Earlier this week, the LA Times had a good article on a study that traced where people who overdosed on prescription drug opiods got their pills:
The study, published Monday by the Journal of the American Medical Assn., echoes a 2012 Times investigation that found drugs prescribed by doctors caused or contributed to nearly half of the prescription overdose deaths in Southern California in recent years. The Times also revealed that authorities were failing to mine a rich database of prescribing records to identify and stop reckless prescribers…
Prescription drugs — mostly narcotic painkillers, such as OxyContin and Vicodin — contribute to more than 16,000 fatal overdoses annually and are the main reason drugs have surpassed traffic accidents as a cause of death in the U.S.
If drugs are being prescribed, this implies a good proportion of the drugs are being paid for by some insurance program. The question is what can insurance companies and state/federal insurance programs do to minimize overprescription of opiod pain mdiciation?
There are two classes of actions that can be taken. Medicaid has a system in place to identify patients who doctor shop for extra pills. Doctor shopping means they frequently go to different providers for the same diagnosis, or show up to the emergency room with a pain complaint that can not be otherwise specified. Medicaid or managed care organizations managing Medicaid patients perform statistic analysis for outliers, and then have a system that locks a patient to a single primary care provider at a signle location who can prescribe to only a single pharmacy. This type of care-lock can last for several years. It has been shown to reduce diversion and overdoses by making several classes of drugs far less available.
Commercial programs have this as an option. However, since they are in the member satisfaction as well as the health provision/maitenance business, restricting member options even when it is for their own long term good is not popular. I think there is an opportunity on the provider side of changing the opiod prescribing culture which would be far more effective in limiting diversion.
Right now, opiod prescription culture is extraordinarily varied. When my wife gave birth to Kid #2, she was sent home from the hospital with a bottle of 800mg Motrin and a prescription for twelve Vicodins. When I had my vasectomy, I came home with a bottle of 800mg Motrin and a prescription for fifty Vicodins.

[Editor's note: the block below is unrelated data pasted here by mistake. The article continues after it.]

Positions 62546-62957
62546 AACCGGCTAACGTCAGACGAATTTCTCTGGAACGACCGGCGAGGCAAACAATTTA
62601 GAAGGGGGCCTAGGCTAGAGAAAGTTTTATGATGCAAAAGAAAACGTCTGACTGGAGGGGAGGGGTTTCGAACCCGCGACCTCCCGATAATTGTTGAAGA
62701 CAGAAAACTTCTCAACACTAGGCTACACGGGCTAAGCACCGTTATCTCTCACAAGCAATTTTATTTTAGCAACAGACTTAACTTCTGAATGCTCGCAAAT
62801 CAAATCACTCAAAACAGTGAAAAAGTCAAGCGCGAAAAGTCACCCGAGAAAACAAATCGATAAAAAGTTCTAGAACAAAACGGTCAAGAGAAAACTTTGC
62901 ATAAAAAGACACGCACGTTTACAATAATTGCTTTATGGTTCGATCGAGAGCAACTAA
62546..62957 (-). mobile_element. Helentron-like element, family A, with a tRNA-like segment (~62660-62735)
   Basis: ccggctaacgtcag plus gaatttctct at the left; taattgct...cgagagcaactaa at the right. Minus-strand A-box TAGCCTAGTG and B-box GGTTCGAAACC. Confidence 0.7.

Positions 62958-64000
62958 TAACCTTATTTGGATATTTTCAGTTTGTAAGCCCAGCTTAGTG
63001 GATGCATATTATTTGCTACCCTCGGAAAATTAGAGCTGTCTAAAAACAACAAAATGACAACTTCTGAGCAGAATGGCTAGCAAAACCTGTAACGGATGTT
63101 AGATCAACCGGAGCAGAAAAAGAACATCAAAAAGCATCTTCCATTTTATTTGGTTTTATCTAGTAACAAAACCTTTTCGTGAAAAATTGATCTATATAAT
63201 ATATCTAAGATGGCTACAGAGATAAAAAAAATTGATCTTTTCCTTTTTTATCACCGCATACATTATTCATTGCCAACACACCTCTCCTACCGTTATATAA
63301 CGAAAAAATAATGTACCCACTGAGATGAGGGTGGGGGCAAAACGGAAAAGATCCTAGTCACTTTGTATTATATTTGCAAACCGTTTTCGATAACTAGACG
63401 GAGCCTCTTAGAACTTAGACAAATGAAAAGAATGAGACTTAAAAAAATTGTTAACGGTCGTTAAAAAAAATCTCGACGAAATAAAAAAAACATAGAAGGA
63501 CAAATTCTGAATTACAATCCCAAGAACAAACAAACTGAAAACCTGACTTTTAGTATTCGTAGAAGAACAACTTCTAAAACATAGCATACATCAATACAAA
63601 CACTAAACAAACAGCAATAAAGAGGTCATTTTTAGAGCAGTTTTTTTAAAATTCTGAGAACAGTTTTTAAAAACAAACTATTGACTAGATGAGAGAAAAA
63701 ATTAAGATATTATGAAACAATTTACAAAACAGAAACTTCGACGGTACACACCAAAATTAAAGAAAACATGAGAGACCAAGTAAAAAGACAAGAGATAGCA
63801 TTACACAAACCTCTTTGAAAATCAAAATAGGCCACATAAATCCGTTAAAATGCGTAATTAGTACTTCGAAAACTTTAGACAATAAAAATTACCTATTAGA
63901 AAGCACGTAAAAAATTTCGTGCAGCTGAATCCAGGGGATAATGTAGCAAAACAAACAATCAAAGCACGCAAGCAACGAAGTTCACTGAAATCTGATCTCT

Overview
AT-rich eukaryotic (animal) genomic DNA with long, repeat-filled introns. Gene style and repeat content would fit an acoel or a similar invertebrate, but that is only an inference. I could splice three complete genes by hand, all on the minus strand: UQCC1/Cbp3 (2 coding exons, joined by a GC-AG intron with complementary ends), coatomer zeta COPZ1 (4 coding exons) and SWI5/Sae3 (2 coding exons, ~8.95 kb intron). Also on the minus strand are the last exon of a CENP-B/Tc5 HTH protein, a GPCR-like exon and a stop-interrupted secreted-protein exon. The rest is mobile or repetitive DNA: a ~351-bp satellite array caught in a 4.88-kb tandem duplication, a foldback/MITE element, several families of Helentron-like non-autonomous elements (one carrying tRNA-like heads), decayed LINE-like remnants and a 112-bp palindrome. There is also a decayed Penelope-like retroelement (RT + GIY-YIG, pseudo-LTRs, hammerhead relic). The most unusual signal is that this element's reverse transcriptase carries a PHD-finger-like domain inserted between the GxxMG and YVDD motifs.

I do not care how much I overestimate the relative pain of the two scenarios, I was in significantly less pain and less damage than my wife was three days after giving birth. I never filled the prescription as a bag of frozen peas, rest and Motrin was sufficient. When I returned to work, I talked with a pharmacy auditor, and she said that this disparity was well within normal treatment routines.
Insurers could put into place policies that they will only pay for a short initial prescription of opiod painkillers with a follow-up visit within a week for a larger prescription. This would eliminate the fifty pill prescription that I received as a prophylactic against potential pain and replace it with an eight or twelve pill prescription to cover the option of pain treatment needs.
The biggest problem with this system is two fold. First, it will increase member complaints. In a group market, this might not matter all that much if the complaints are randomly distributed as one more person complaining to Jan in HR won’t change the decision structure at renewal time. However in an increasinly individual market where insurance is not tied to employment (a net good thing), this will lead to membership loss if only one insurer in a region limits opiod prescription. Here would be a good case for government regulation to solve a collective action problem.
The larger problem is a cost effectiveness issue from an insurer’s point of view. Opiod painkillers are cheap. Percocets cost, at a retail pharmacy, less than a dollar a pill, or ten cents per miligram of oxycodone. Other opiate pain killers are similarly priced. Going to a short regimen, follow-up visit, long regimen scenario means paying for a lot of additional follow-up visits. There will be cost savings as may fill an eight pill prescription instead of a forty pill prescription that they otherwise would have received and never go for a follow-up to get an additional thirty five pills. However, there are increased costs of the follow-up visits. These individuals will cost the insurance company an extra hundred dollars or so for the office visit plus the regular prescription drug costs. This is counterbalanced by whatever the decreased probability of overdose treatment costs thgat are avoided by a new system of opiod pain medicine management.
This is probably a situation where the net social benefits of reducing overdoses and deaths from overdoses are much higher than the benefits that are received by the payers.